The second item is called Arme Dornröschen (PSYCH.KG 483), likewise a split, likewise a showcase for several artistes and collaborative works. On the first side you get the BPO / Stan Reed 2018 reworking of the classic Rupenus piece “One Day I Was So Sad…”, also available on the Orgel Fesper CDR. I did spin it again today just to get the experience of hearing it as one side of vinyl. As expected, the sheer incoherence of it starts from the get-go and doesn’t release its hold on your poor cerebellum, until you too are dragged down to a state of lunatic frenzy. What I’ll add is that today’s spin brought home one of the striking aspects of this concoction, the odd and ill-fitting mix of vulgar, crass humour with moments of near-pathological darkness. It’s like watching a slapstick movie from the 1930s spliced with a low-budget Italian zombie movie – custard pie fights morphing into monstrous flesh-eating. Just one of the many tricks of psychological warfare this record can conceal; you’re pulled in both directions at once until you can hear your own sinews snapping.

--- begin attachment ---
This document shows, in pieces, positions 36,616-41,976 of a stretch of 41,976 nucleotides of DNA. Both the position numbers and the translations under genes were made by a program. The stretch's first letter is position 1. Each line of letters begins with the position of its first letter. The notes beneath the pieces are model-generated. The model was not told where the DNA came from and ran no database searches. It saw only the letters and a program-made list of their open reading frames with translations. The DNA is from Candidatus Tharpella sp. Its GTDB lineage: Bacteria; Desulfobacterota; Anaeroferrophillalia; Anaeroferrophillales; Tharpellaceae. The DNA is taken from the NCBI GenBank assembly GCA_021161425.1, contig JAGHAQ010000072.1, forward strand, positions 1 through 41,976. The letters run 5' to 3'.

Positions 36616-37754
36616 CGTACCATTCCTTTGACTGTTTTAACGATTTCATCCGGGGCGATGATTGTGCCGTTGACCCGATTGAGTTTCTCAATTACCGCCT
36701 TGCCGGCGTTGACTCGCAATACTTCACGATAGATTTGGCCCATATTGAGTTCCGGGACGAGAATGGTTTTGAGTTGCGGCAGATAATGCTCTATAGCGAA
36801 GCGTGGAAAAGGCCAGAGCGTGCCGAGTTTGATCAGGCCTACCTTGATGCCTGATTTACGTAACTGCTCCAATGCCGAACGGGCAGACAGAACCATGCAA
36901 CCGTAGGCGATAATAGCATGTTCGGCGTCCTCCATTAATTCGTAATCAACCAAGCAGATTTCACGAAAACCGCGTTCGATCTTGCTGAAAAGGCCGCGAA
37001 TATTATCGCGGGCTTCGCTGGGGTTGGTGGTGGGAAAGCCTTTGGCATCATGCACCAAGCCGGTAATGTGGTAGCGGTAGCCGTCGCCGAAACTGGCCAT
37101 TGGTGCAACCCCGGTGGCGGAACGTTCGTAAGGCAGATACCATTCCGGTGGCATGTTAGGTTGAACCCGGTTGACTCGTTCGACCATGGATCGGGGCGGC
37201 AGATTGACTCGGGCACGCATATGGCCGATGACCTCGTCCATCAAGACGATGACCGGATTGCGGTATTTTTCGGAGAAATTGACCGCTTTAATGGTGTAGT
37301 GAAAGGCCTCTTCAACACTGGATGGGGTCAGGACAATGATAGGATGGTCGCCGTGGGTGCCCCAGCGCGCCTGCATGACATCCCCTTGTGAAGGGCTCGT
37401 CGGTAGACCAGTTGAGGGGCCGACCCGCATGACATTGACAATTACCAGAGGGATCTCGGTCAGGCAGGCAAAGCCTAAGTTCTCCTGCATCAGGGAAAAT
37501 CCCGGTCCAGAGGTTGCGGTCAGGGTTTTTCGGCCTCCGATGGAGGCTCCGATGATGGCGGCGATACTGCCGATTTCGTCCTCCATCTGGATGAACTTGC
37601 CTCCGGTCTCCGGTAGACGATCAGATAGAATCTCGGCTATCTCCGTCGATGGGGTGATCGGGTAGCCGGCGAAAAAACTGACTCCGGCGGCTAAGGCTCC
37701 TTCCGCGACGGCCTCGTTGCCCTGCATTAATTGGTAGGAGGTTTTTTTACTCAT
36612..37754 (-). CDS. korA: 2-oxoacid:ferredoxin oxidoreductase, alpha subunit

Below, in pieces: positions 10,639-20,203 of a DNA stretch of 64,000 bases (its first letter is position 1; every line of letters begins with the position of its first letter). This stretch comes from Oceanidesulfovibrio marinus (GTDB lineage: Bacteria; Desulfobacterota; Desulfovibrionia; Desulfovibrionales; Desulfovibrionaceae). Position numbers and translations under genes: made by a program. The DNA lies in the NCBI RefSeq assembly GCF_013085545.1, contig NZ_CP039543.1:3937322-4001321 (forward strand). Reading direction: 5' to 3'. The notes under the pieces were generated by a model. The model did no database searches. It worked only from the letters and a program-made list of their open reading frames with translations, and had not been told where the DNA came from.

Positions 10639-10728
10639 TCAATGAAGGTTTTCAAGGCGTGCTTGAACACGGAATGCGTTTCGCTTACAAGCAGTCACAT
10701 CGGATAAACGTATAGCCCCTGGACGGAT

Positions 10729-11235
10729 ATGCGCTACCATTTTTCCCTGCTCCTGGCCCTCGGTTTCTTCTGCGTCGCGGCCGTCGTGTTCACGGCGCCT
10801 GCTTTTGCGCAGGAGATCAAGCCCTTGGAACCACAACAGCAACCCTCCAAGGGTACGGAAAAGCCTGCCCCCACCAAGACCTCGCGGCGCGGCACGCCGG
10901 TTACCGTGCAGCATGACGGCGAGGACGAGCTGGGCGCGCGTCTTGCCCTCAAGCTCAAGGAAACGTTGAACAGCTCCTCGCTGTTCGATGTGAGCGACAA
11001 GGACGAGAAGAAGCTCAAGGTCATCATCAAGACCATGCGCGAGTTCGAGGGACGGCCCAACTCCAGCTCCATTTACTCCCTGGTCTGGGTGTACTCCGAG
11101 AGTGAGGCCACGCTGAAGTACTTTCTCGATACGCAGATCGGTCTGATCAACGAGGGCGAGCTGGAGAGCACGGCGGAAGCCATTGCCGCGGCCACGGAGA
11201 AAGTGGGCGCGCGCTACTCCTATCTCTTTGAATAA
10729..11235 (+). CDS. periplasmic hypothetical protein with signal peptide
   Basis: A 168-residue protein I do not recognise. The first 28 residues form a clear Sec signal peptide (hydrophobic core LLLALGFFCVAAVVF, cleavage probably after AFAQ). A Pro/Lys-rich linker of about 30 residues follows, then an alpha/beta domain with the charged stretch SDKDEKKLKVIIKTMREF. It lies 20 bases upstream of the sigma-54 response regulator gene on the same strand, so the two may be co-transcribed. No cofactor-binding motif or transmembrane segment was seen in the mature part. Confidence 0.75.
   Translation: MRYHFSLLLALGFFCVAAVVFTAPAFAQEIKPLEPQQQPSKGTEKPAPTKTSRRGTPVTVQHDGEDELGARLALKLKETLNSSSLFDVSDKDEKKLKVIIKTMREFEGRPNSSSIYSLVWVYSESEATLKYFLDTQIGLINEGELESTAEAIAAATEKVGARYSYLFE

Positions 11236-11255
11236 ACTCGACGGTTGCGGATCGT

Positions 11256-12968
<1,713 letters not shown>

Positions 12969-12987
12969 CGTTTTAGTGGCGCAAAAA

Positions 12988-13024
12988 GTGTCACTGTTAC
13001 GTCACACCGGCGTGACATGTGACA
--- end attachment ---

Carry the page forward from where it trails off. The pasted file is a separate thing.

The flip of this one is less spectacular. ‘Who/Wer’ is the soundtrack to an art installation piece of the same name by Magda Stawarska-Beaven, a Polish artist whose recent work explores “the shifting sonic and visual identities of cities”. What we hear is rather uninteresting field recordings accompanied by a voiceover, spoken in two languages at once, describing what’s happening in this rather ordinary urban scene. Wolfgang Kindermann wrote this text and supplies one of the voices. In this tedious urban drama, a woman receives a mobile phone call and her life is ruined, or something; it’s hard to make out what’s going on here, as everything is deliberately obscured by this two-voice tactic. The very precise attention to detail, when applied to this banal subject matter, is infuriating. I’m missing the point of this one by about a mile, but it probably connects to the overall themes of absurdity and futility that the Bladder Flask LP expresses so successfully. There’s a third piece which closes the B side, this one credited to Dino Felipe, Kommissar Hjuler and his Frau. This ‘Daswesender’ is more in my line; strange voices and noises, all set forth in a stream of seemingly-random collision edits and assemblies that produces the most wonderful nonsense. The cover art to this release should need no further commentary from me. From 17 June 2019.